Thanksgiving is a holiday that brings everyone to the table. It brings together families and friends and unites us as a nation reaching across race, religions, circumstances.
But for those of us who don’t have large families or are far away from family and friends, I have been working on Thanksgiving menus for small gatherings that can be enjoyed with your spouse or partner and a friend or two. A lot of the stress of Thanksgiving comes from the perceived obligation to cook a whole turkey but you can still enjoy turkey without cooking the whole bird. Baking a turkey breast in puff pastry or braising or roasting some turkey legs or thighs with a variety of side dishes can make Thanksgiving dinner very accesible. And if you buy locally you can buy smaller quantities of vegetables at farmer’s markets and local farm stands. On the North Fork I use Miloski’s Poultry Farm for turkey but there are many options. You can even get Empire kosher turkey breast at BJs for that matter! A turkey breast en croute or some barbequed turkey legs with corn bread stuffing along with a half pound of string beans, cauliflower puree made with one small cauliflower, two or three baked yams and a lot of gravy make a wonderful dinner and not too much. Make the gravy a week in advance and freeze it. Make the stuffing and mashed the night before. Enlist help and get your table ready the night before as well.
The shopping list for food and wine
Select your wines weeks in advance and make a trip of it. Visit a local farmers’ market or go for a ride and visit the North Fork. In addition to farmstands replete with all the produce you’ll need, The North Fork has over 60 vineyards. Here you will find a great variety of wines that will complement your Thanksgiving dinner and buy a few different bottles to have something for everyone. For a light bodied red, try the Tavola from Raphael Vineyards and for a full-bodied herbaceous red, try the Cabernet Franc from Lieb Cellars. For white, have an oaky Chardonnay from Jason’s Vineyards. For some of your guests who want something lighter and fruitier, serve a stainless steel white blend like the First Crush white from Bedell. I have been serving this for years with turkey and everyone loves it. Think about what you want your Thanksgiving table to look like and start planning.
Stage your setting
Think about that fact that you want to relax and enjoy your guests so set up a self service bar or area in your living room where people can serve themselves. Place it where they can access it from several angles (think about circulation) and decorate it with small pumpkins and a mason jar filled with mini sunflowers (not too much fuss). Arrange some high ball glasses for mixed drinks or water, wine glasses and plenty of ice. Have one tray of simple stationaary hors d’oeuvres that also double as a first course. Select items that do not require maintenance like olives, marcona almonds, hummus, goat cheese or feta from Catapano Dairy Farm, crostini and bread sticks set up right next to the self serve bar. When the snacks are finished — don’t put out more because you don’t want to ruin your appetite and people appreciate eating a large meal a bit earlier. Move right on to the main course and serve it all at once so that you don’t have to get up and change plates and silverware.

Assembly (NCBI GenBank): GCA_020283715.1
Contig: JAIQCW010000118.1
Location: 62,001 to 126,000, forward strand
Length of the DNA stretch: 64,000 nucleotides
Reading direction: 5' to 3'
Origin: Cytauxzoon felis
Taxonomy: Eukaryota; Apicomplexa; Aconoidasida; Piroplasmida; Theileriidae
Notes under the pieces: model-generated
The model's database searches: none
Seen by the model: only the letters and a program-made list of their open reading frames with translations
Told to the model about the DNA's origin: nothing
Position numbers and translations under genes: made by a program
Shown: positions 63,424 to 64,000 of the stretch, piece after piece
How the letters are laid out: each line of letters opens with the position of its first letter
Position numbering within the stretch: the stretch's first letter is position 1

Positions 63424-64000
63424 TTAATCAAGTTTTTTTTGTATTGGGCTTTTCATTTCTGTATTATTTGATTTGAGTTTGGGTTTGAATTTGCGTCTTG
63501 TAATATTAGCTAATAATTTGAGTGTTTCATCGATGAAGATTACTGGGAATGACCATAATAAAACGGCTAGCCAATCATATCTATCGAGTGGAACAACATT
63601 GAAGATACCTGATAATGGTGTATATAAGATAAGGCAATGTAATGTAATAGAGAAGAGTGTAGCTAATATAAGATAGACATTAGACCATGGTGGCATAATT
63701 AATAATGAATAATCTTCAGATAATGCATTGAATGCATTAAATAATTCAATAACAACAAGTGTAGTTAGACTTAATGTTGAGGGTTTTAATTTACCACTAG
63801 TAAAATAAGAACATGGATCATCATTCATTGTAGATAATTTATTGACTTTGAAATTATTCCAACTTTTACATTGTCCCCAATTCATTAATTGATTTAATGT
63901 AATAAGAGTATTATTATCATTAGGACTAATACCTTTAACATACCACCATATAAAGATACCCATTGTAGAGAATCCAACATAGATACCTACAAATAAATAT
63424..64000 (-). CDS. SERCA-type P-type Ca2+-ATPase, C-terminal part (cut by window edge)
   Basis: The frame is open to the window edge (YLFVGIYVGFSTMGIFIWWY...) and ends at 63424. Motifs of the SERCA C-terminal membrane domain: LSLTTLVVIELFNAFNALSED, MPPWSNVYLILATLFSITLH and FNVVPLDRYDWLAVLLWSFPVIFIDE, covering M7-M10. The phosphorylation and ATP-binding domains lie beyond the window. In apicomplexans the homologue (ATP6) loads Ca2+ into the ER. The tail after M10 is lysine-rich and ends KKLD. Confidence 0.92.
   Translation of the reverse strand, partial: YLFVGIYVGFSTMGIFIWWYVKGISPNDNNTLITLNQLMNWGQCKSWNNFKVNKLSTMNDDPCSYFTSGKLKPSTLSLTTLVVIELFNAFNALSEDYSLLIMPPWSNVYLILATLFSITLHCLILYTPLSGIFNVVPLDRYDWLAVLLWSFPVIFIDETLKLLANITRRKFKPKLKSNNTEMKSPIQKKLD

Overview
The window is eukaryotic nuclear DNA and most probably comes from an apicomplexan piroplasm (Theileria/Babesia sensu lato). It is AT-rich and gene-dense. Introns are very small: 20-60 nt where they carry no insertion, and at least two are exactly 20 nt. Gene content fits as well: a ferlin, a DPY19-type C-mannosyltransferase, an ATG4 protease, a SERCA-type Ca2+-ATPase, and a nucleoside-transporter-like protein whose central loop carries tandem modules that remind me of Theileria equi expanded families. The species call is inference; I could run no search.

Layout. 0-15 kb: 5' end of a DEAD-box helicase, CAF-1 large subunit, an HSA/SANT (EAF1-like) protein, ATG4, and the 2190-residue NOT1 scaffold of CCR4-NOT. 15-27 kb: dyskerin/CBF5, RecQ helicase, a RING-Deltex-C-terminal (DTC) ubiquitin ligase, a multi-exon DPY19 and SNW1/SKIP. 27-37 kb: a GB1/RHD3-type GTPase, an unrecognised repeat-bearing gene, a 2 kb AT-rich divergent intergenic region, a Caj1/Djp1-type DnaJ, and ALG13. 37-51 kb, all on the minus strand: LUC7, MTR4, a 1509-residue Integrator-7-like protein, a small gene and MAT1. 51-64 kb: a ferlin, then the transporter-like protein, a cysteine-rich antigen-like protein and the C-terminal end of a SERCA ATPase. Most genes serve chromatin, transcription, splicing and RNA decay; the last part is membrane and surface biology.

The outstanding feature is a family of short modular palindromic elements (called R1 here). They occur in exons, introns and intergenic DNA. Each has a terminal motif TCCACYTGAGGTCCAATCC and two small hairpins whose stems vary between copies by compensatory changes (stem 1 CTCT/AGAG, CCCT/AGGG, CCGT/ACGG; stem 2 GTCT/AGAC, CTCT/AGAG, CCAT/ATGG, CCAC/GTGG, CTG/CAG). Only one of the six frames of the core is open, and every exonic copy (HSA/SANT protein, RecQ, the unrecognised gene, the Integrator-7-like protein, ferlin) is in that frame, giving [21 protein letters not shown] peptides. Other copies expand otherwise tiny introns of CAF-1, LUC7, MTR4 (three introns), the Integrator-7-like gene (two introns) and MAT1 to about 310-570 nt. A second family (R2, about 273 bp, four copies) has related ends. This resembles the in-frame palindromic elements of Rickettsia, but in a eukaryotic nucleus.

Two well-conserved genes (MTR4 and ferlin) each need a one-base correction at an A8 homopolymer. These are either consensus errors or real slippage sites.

Turkey Breast en Croute
Corn bread stuffing
String beans with sauteed shallots
Pureed cauliflower from Latham Farms with toasted spices
Whole baked yams drizzled with local honey
Gravy, gravy, gravy
Selections of pies (if you are cooking you might want to buy your pies and ask guests to bring one), some ice cream or fresh whipped cream.
Sitting down for dinner
At dinner time, make an show of placing the serving dishes at the table and ask everyone to sit down. If people don’t move to the table, ask them to “join you” at the table and bring a tray with you to assist in moving wines glasses and other beverages to the table (guests will follow their drinks). If your table should is set the night before complete with silverware, napkins and a serving utensil for every dish, all you’ll need to do is enjoy the meal and your beautiful table. This is the time of year you want to use all that beautiful china you are saving. Use it, enjoy it, let others enjoy it.
Have a pre-designated place for everything
Have a card table with pies that you can pick up during your North Fork excursion. You can start with Briemere Farms in Aquebogue and make your way to Mattituck for the pumpkin ice cream and kulfi from Magic Fountain Ice Cream in Mattituck (homemade and crazy good). Don’t forget to pack a cooler with ice when you come out to the North Fork so that you can transport your goodies home (anything from poultry to eggs, cheese, packed ice cream pints or quarts).